“Voters who had tolerated corruption and bribery decided, when the Berlin Wall fell, there was no excuse for it. The ‘Clean Hands‘ investigations, after 1992, left Italy, in theory, with a political system purged of its worst faults. In practice, it left Italy with no political system at all… When organized political power is destroyed what remains? Fear, for one thing…. Another thing that remains when partisan politics dies is media power. Mr Berlusconi has more of this than anyone, owning Italy‘s three private television stations, publishing houses and its biggest advertising group…. As a politician , Mr Berlusconi planted himself like a boulder just a bit to the right of the country’s ideological centre. Once he did that, Italy‘s politics ceased to make sense without him.”


Alessandra Galloni in the WSJ, "Italian Firebrand Gains Votes in Crisis."

“Umberto Bossi has raised his middle finger during the Italian national anthem and described immigrants as ‘bingo-bongos.’ He has called for Italy's northern regions to secede. And here, in this nation of Catholics, he once said that the Catholic Church will go down the ‘toilet bowl’ of history. Mr. Bossi is also one of the most influential politicians in the land. He is a government minister and one of conservative Prime Minister Silvio Berlusconi's closest allies, and he leads Italy's third-largest party, the Northern League…. While his rhetoric may sound extreme, Mr. Bossi's current vogue—after 30 years in politics—speaks to how the European economic crisis is hardening the divide within Italy, exacerbating age-old divisions between its richer north and poorer south. The sentiment threatens the EU as a whole. As Europe is being forced into billion-dollar bailouts of poorer countries, some people in the wealthier nations of Germany, France and the U.K. complain that they are unfairly footing the bill. And voters' fears about the future have spawned anti-immigrant fervor that is sweeping the continent.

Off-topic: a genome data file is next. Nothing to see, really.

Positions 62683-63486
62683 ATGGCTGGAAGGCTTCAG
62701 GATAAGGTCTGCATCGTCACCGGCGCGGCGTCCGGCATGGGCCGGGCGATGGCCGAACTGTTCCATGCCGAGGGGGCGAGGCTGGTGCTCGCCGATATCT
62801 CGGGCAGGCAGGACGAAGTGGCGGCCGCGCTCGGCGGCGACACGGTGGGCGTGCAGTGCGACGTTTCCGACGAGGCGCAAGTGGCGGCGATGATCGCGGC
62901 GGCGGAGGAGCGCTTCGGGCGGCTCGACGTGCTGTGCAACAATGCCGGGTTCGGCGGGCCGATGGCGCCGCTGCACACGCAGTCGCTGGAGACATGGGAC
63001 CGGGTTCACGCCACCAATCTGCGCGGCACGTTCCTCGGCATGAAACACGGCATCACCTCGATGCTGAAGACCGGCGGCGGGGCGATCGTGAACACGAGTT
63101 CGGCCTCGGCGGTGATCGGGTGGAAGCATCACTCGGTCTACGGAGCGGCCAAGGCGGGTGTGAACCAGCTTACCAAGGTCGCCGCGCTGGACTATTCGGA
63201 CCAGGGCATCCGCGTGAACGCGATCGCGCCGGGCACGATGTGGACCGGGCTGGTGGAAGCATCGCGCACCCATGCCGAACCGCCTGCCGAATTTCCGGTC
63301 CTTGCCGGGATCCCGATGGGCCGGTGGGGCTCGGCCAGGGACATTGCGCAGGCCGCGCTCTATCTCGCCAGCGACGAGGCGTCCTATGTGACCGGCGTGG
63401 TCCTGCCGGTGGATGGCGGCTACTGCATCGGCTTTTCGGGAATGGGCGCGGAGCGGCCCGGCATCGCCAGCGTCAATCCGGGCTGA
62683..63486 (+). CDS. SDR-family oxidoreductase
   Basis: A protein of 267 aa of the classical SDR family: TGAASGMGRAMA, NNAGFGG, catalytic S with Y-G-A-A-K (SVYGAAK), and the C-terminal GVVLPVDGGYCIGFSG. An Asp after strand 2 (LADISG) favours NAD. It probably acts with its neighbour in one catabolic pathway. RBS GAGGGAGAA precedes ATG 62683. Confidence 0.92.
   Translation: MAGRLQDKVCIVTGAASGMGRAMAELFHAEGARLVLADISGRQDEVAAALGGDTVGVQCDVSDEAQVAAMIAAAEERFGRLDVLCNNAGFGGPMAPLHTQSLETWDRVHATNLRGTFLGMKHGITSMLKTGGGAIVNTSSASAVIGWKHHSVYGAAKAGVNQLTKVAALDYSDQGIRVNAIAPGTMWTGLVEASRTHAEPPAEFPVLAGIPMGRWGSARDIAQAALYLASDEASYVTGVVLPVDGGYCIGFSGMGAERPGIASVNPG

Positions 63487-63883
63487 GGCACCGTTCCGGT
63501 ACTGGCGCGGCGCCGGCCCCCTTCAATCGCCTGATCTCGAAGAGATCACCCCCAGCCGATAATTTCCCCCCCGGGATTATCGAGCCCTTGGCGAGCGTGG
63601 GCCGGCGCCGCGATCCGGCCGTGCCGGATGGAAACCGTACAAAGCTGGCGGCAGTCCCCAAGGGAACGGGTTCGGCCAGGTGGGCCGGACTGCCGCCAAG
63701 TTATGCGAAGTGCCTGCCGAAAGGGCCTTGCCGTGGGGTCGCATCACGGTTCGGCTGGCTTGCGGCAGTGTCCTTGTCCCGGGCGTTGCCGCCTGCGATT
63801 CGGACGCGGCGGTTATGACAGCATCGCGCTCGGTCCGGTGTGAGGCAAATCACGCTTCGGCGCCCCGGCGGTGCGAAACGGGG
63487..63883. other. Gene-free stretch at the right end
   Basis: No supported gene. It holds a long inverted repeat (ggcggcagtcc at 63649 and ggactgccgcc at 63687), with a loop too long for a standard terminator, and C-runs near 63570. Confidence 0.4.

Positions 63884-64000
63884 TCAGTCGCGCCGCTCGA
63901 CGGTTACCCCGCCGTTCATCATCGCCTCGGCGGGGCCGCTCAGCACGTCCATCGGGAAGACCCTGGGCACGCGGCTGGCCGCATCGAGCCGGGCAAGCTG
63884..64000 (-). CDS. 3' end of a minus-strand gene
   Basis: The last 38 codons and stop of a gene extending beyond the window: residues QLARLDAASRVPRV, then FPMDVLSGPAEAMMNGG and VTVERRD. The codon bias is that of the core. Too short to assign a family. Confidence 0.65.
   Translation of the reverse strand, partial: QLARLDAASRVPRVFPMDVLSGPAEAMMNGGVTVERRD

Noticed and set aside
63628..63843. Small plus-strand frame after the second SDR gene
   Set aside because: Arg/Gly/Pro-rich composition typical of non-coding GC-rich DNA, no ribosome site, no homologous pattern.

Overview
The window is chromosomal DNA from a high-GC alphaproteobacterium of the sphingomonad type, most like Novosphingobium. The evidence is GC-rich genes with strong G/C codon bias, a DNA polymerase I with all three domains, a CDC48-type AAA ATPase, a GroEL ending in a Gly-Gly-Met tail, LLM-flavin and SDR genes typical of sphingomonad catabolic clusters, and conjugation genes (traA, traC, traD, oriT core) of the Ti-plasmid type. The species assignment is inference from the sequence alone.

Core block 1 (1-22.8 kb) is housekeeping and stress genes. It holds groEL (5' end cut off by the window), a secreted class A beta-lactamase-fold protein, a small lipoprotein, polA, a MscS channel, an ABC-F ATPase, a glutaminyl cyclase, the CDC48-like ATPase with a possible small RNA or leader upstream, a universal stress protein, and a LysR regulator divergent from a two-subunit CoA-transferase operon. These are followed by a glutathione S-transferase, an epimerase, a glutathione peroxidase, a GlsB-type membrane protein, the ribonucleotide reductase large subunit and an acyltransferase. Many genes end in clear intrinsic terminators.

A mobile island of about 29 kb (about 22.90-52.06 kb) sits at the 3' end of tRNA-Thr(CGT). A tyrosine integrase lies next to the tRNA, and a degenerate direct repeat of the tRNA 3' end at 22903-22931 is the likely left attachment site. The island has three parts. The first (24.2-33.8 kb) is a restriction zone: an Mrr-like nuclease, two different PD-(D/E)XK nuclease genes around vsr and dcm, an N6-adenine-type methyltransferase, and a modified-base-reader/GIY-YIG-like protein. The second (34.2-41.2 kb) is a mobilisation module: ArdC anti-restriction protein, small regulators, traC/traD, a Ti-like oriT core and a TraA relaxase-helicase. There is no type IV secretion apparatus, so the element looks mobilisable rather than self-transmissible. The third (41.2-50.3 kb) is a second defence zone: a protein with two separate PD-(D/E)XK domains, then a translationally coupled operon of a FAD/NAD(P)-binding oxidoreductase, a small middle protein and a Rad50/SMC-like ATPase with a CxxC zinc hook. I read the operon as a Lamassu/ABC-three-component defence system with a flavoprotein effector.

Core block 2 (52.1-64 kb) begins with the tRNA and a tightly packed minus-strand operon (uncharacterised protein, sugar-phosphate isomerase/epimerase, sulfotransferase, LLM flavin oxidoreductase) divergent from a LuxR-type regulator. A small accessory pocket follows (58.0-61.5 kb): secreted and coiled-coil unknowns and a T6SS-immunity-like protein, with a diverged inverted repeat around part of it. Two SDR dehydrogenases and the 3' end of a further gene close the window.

‘We are true believers, and true believers have an edge on everyone else,’ said the 69-year-old Mr. Bossi, scraping a half-cigar with blackened fingernails. He spoke while picking up a shot of cherry liqueur at midnight with friends at a roadside canteen, a nightcap following a political rally that drew hundreds to the remote town of Pecorara in late October.”


Andrew Rittman & Ekrem Krasiqi at euobserver.com, "Thaci camp hits back at organ trafficking allegations."

“Kadri Veseli, the former head of the Kosovo Intelligence Service, has told EUobserver that the Dick Marty report on organ harvesting is an attempt to sabotage the peace process in the Western Balkans. Meanwhile, Prime Minister Hashim Thaci plans to take Mr Marty to court. ‘I'm convinced that the report as such, based on no facts, no proof and without the back-up of any real legal investigation ... has been made directly against the efforts of Kosovars and of our international partners to bring peace and tolerance to the Western Balkan nations after a long period of conflict and suffering,’ Mr Veseli told this website in his second only statement to media since the end of the war in 1999. ‘The report doesn't help the upcoming talks between Kosovo and Serbia,’ he added on the upcoming EU-mediated negotiations about problematic issues such as the governance of ethnic Serb enclaves in northern Kosovo.

Mr Veseli ran the Kosovo Intelligence Service (Shik) until 2008 after helping to create the special branch in the Kosovo Liberation Army (KLA) during the 1990s. He is one of six people named along with PM Thaci in Mr Marty's recent report for the Council of Europe as being responsible for organ harvesting from Serb prisoners and heroin smuggling in a criminal outfit which operated for years under the cover of the KLA.”


Dominic Sandbrook in the Daily Mail, "Why don’t Britain’s rich give to charity like wealthy Americans?"